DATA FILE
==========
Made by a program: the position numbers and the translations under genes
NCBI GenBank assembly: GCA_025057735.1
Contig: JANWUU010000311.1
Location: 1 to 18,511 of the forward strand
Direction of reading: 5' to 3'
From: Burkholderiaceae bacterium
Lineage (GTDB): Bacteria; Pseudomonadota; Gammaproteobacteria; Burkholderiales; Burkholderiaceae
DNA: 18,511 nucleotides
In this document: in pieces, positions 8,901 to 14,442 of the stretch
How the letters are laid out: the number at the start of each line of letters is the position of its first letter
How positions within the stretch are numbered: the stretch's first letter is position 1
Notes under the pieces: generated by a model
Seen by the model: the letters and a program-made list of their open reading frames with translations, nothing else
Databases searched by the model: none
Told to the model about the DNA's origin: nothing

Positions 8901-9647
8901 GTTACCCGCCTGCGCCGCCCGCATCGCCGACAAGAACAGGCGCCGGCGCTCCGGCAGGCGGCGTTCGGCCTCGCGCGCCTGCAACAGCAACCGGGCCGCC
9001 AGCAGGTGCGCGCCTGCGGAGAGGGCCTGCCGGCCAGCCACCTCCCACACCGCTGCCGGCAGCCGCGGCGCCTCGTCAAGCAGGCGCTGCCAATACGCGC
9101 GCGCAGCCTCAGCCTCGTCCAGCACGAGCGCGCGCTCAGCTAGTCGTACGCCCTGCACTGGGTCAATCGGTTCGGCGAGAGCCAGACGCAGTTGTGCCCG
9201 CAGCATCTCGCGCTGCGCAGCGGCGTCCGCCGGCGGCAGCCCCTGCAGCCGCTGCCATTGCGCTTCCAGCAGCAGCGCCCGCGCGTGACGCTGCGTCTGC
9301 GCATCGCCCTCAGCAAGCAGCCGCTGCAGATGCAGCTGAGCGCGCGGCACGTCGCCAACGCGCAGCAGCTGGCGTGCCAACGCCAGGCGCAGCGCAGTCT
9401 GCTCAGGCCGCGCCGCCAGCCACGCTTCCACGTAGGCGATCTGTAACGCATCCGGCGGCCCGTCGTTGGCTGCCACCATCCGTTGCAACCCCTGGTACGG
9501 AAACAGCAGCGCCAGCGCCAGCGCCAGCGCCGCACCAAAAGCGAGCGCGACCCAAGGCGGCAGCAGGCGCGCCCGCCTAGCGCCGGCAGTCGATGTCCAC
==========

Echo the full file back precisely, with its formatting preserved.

Made by a program: the position numbers and the translations under genes
NCBI GenBank assembly: GCA_025057735.1
Contig: JANWUU010000311.1
Location: 1 to 18,511 of the forward strand
Direction of reading: 5' to 3'
From: Burkholderiaceae bacterium
Lineage (GTDB): Bacteria; Pseudomonadota; Gammaproteobacteria; Burkholderiales; Burkholderiaceae
DNA: 18,511 nucleotides
In this document: in pieces, positions 8,901 to 14,442 of the stretch
How the letters are laid out: the number at the start of each line of letters is the position of its first letter
How positions within the stretch are numbered: the stretch's first letter is position 1
Notes under the pieces: generated by a model
Seen by the model: the letters and a program-made list of their open reading frames with translations, nothing else
Databases searched by the model: none
Told to the model about the DNA's origin: nothing

Positions 8901-9647
8901 GTTACCCGCCTGCGCCGCCCGCATCGCCGACAAGAACAGGCGCCGGCGCTCCGGCAGGCGGCGTTCGGCCTCGCGCGCCTGCAACAGCAACCGGGCCGCC
9001 AGCAGGTGCGCGCCTGCGGAGAGGGCCTGCCGGCCAGCCACCTCCCACACCGCTGCCGGCAGCCGCGGCGCCTCGTCAAGCAGGCGCTGCCAATACGCGC
9101 GCGCAGCCTCAGCCTCGTCCAGCACGAGCGCGCGCTCAGCTAGTCGTACGCCCTGCACTGGGTCAATCGGTTCGGCGAGAGCCAGACGCAGTTGTGCCCG
9201 CAGCATCTCGCGCTGCGCAGCGGCGTCCGCCGGCGGCAGCCCCTGCAGCCGCTGCCATTGCGCTTCCAGCAGCAGCGCCCGCGCGTGACGCTGCGTCTGC
9301 GCATCGCCCTCAGCAAGCAGCCGCTGCAGATGCAGCTGAGCGCGCGGCACGTCGCCAACGCGCAGCAGCTGGCGTGCCAACGCCAGGCGCAGCGCAGTCT
9401 GCTCAGGCCGCGCCGCCAGCCACGCTTCCACGTAGGCGATCTGTAACGCATCCGGCGGCCCGTCGTTGGCTGCCACCATCCGTTGCAACCCCTGGTACGG
9501 AAACAGCAGCGCCAGCGCCAGCGCCAGCGCCGCACCAAAAGCGAGCGCGACCCAAGGCGGCAGCAGGCGCGCCCGCCTAGCGCCGGCAGTCGATGTCCAC